Preprints
https://doi.org/10.5194/egusphere-2024-1136
https://doi.org/10.5194/egusphere-2024-1136
24 Apr 2024
 | 24 Apr 2024
Status: this preprint is open for discussion and under review for Weather and Climate Dynamics (WCD).

The influence of the Atlantic Multidecadal Variability on Storm Babet-like events

Vikki Thompson, Sjoukje Y. Philip, Izidine Pinto, and Sarah F. Kew

Abstract. In October 2023 Storm Babet led to extreme flooding and strong winds across the United Kingdom. We use atmospheric flow analogues to assess multidecadal variability in events similar to Storm Babet. We show that comparing analogues for timeslices results are highly sensitive to the chosen periods, thus we instead assess analogue trends through time. We identify a possible link between Storm Babet-like events and the Atlantic Multidecadal Variability (AMV), supporting the hypothesis that positive AMV leads to stormier western European weather. Events similar to Storm Babet are 7.5 times more likely during positive AMV. The method presented could be developed for use in the attribution of extreme weather events, allowing identification of possible causes of changes in the similarity of analogues to an extreme event through time. Increasing our understanding of the causes of extreme weather events can allow us to better predict future changes in such events, allowing society to prepare and adapt for the future.

Publisher's note: Copernicus Publications remains neutral with regard to jurisdictional claims made in the text, published maps, institutional affiliations, or any other geographical representation in this preprint. The responsibility to include appropriate place names lies with the authors.
Vikki Thompson, Sjoukje Y. Philip, Izidine Pinto, and Sarah F. Kew

Status: open (until 11 Jul 2024)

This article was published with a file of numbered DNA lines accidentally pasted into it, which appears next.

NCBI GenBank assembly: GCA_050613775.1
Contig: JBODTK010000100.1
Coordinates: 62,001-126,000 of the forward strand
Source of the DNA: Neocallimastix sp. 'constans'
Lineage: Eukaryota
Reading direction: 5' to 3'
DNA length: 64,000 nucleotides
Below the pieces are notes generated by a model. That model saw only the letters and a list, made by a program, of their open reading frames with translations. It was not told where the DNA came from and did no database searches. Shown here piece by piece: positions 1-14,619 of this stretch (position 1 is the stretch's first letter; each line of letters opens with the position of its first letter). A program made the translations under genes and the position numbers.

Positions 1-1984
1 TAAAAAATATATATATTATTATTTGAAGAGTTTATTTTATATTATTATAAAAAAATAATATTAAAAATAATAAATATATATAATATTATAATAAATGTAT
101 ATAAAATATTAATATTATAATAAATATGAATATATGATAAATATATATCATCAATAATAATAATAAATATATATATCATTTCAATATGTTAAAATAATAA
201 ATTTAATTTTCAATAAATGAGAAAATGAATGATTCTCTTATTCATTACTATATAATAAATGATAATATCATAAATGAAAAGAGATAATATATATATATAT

Comment types: AC – author | RC – referee | CC – community | EC – editor | CEC – chief editor | : Report abuse
  • RC1: 'Comment on egusphere-2024-1136', Anonymous Referee #1, 06 Jun 2024 reply
  • RC2: 'Comment on egusphere-2024-1136', Anonymous Referee #2, 10 Jun 2024 reply
Vikki Thompson, Sjoukje Y. Philip, Izidine Pinto, and Sarah F. Kew
Vikki Thompson, Sjoukje Y. Philip, Izidine Pinto, and Sarah F. Kew

Viewed

Total article views: 251 (including HTML, PDF, and XML)
HTML PDF XML Total BibTeX EndNote
179 57 15 251 9 9
  • HTML: 179
  • PDF: 57
  • XML: 15
  • Total: 251
  • BibTeX: 9
  • EndNote: 9
Views and downloads (calculated since 24 Apr 2024)
Cumulative views and downloads (calculated since 24 Apr 2024)

Viewed (geographical distribution)

Total article views: 249 (including HTML, PDF, and XML) Thereof 249 with geography defined and 0 with unknown origin.
Country # Views %
  • 1
1
 
 
 
 
Latest update: 12 Jun 2024
Download
Short summary
In October 2023 Storm Babet brought flooding and strong winds to the UK. We show that similar events are more likely when the North Atlantic sea surface temperatures are higher. The North Atlantic exhibits multidecadal variability impacting the sea surface temperatures. This suggests that trends in storms similar to Babet are driven by multidecadal variability more than climate change. Increasing our knowledge of the causes of extreme weather can allow us to prepare and adapt for future changes.